Nearly every sport in the world has at least one of the two motivators -- the pipe dreams that fill the imaginations of every young participant -- either reach the pros or compete in the Olympics.
So what happens to a sport when it can't offer either? Wrestling is about to find out.
Wrestling's future was flipped on its head when the International Olympic Committee's executive board recommended that wrestling be removed from the Olympics starting in 2020 to make way for new sports. Although the recommendation is not final, as wrestling joins seven other sports to fight for that open spot, reversing the recommendation is at best an uphill battle if not quite unlikely.
CAZENEUVE: Will politics and lack of modernization lead to Olympic wrestling's exit?
"The Olympics, they're the dream," Penn State wrestling coach and 2004 Olympic gold medalist Cael Sanderson said. "That's the very pinnacle of our sport. The Olympic Games aren't revenue to promote our athletes or grow our sport. It is our sport."
With the probable loss of wrestling's most widely-known event and its best opportunity to appeal to a wide audience, the recommendation to cut Olympic wrestling will almost surely have a trickle down effect on lower levels of wrestling, including collegiate wrestling.
"I don't know how it wouldn't," Sanderson said. "Wrestling is growing, but [when] you take the Olympics out of it, it has to affect wrestling. To what degree? I don't know and I don't want to find out."
With state budget cuts forcing many universities to trim their athletic spending, the loss of wrestling's status as an Olympic sport will certainly do no favors when making its case for survival. Four NCAA wrestling programs were dropped in the '11-'12 year -- the most programs dropped in any NCAA sport.
"When push comes to shove for many of these programs about whether they're going to be maintained, obviously it's a plus for colleges if it's an Olympic spot," said Marc Bauer, head coach of the two-time Division II national champion wrestling team at University of Nebraska-Kearney. "Faced with cuts, it could be put on the chopping block first."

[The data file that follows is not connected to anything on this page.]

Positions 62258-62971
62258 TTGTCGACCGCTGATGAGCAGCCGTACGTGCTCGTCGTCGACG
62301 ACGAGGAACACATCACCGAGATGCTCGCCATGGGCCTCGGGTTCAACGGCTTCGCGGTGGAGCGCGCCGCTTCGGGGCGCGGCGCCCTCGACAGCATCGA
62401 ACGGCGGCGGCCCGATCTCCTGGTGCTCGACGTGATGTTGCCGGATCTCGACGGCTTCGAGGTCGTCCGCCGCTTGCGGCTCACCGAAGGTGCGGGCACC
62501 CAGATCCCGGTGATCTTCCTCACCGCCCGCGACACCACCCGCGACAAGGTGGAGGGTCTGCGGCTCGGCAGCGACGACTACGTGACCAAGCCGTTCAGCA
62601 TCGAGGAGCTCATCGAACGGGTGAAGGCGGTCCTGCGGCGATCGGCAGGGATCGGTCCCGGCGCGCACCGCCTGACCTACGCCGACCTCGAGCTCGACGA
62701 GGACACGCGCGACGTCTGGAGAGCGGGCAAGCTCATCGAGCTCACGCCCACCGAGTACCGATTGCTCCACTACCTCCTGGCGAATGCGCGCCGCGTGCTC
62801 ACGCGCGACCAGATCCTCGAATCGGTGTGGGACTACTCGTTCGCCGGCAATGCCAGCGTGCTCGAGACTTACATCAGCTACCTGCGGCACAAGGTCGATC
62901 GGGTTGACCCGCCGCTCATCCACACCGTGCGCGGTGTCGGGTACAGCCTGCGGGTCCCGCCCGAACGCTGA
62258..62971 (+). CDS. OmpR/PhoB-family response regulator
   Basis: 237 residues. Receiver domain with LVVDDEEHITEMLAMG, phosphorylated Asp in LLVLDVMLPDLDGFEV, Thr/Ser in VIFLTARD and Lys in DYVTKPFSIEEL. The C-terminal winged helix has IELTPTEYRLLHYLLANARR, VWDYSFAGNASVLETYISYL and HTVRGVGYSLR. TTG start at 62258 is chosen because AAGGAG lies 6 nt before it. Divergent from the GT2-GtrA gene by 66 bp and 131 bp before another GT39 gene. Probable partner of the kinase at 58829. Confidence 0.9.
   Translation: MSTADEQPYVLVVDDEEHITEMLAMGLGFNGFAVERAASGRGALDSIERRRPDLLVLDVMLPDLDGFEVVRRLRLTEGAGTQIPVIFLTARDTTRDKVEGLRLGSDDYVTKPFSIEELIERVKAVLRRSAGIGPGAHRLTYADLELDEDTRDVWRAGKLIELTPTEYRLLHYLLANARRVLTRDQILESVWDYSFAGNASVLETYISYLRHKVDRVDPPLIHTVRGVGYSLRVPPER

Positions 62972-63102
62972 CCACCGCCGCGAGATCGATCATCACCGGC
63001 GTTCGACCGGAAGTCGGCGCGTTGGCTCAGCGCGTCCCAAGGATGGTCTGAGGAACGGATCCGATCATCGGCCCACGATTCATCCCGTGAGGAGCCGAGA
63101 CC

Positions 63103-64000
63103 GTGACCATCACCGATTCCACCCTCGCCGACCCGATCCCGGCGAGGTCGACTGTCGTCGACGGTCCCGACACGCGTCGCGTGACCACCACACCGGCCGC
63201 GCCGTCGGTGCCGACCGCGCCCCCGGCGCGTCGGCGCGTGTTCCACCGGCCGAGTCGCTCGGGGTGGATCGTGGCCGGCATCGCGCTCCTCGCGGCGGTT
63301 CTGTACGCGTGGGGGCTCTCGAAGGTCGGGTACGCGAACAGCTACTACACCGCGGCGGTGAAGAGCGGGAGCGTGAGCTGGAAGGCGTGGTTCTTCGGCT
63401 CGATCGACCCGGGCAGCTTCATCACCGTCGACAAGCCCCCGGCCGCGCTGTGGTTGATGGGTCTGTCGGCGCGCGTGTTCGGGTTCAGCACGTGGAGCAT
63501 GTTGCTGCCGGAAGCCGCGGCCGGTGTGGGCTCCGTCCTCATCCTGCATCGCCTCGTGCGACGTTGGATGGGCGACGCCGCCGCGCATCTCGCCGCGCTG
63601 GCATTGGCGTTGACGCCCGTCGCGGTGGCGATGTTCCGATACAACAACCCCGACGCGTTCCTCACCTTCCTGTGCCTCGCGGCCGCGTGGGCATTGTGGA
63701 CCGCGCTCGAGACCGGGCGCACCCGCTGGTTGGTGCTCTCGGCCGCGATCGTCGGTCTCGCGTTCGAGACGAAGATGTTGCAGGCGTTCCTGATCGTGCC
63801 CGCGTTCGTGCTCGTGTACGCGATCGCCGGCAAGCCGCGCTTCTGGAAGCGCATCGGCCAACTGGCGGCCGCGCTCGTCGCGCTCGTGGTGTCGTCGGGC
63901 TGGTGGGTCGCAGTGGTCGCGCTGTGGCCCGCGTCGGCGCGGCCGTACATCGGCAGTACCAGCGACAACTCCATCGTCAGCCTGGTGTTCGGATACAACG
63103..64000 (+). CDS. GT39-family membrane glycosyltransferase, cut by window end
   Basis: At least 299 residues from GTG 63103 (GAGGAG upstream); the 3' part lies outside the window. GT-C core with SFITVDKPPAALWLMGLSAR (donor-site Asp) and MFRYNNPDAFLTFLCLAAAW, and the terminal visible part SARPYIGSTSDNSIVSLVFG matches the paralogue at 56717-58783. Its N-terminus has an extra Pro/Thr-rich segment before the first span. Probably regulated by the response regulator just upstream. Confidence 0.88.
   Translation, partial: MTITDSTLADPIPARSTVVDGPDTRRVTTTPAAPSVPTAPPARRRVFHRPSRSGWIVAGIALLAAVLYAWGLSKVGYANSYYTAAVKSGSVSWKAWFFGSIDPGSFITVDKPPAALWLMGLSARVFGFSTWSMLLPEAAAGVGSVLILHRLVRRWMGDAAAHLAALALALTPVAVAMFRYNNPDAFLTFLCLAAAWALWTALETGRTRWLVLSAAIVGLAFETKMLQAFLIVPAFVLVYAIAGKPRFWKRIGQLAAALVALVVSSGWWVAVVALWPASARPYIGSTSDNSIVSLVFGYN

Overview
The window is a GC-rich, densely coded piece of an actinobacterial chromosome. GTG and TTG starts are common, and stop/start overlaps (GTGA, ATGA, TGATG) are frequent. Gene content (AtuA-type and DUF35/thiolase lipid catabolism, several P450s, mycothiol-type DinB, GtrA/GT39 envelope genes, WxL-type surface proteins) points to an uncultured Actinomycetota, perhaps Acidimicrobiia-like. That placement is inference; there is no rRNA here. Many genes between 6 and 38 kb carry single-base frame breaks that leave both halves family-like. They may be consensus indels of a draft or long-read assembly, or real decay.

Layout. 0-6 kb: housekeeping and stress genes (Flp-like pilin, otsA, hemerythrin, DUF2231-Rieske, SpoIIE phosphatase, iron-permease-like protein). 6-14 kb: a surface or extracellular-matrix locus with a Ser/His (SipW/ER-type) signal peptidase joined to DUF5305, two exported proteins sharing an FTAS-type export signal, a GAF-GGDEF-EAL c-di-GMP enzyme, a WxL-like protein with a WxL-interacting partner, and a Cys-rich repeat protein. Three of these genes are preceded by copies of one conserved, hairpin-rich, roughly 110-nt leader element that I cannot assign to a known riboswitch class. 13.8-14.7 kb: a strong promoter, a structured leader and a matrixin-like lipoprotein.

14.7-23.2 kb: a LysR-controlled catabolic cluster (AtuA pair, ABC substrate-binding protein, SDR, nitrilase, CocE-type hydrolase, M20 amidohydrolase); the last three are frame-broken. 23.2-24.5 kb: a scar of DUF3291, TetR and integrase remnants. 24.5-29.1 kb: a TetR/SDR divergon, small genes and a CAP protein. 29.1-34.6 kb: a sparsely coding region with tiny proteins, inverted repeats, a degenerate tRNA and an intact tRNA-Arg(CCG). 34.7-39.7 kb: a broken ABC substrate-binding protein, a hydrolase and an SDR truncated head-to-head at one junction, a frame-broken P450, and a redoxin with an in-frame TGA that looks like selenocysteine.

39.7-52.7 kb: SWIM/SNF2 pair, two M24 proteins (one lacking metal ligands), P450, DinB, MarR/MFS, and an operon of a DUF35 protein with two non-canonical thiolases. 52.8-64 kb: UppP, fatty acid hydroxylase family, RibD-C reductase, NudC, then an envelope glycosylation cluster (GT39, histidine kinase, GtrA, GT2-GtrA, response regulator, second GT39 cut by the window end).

Nebraska-Kearney knows firsthand the boon to a program of producing an Olympic wrestler. Tervel Dlagnev won two individual NCAA championships before taking fifth at the 2012 London Olympics, briefly showcasing the school of just 7,000 on the international stage.
"I hate to lose the stage on the international level and national level," Nebraska-Kearney athletic director Jon McBride said. "For us having a recent Olympian and having the exposure that has gone along with that ... I'd hate to see that opportunity go by the boards for anybody."
The damages to collegiate wrestling might be doubled by a decrease in participation at the youth level once the ultimate goal of all participants is like gone. The dream of the Olympics has always been a powerful motivator for young wrestlers.
Bauer said he is reminded of this consistently when talking to recruits. When he asks them, "What are your future goals?" the typical response is, "I want to be an Olympian."
"That's the pinnacle of the sport," Bauer said.
Even current collegiate wrestlers will feel the squeeze of losing the 2020 Olympics; they're forced to go all-in for the 2016 Olympics in Rio de Janeiro with no backup if they're not in Olympic form by then.
"I have one Olympics right now ahead of me and I can't look much further than that," said Iowa's Matt McDonough, the No. 1-ranked wrestler in Division I in the 125-pound weight class. "I've got to do whatever I can to get where I want this next time around."
McDonough's teammate Tony Ramos said he sympathizes with the youth wrestlers who got into the sport with Olympic dreams that now cannot come to fruition.
"The young kids that are coming up through the programs, their goals are to be Olympic champs," said Ramos, No. 2 in the 133-pound weight class. "At least I've still got one shot."
Although collegiate wrestling can still offer its own moments of glory, the nationwide and worldwide notoriety of Olympic success is on another level with far greater attention from beyond the niche group of fans.
In Sanderson's collegiate wrestling career, he became the only competitor to ever go undefeated for all four season, winning 159 matches and four championships at Iowa State. His personal website lists him as an Olympic gold medalist first, and then describes his unmatched collegiate success.
"That gold medal really solidifies in my mind the best of the best, the best in the world," Sanderson said. "You get an opportunity to be the best once every four years."
Perhaps most telling of the potential damage the IOC's recommendation could do to college wrestling is some of its key figures avoidance of considering exactly what that damage could be.
"I certainly can't predict the future," said Gary Barta, University of Iowa's athletic director. "It's far too early to speculate what it might mean because at this point it's a recommendation."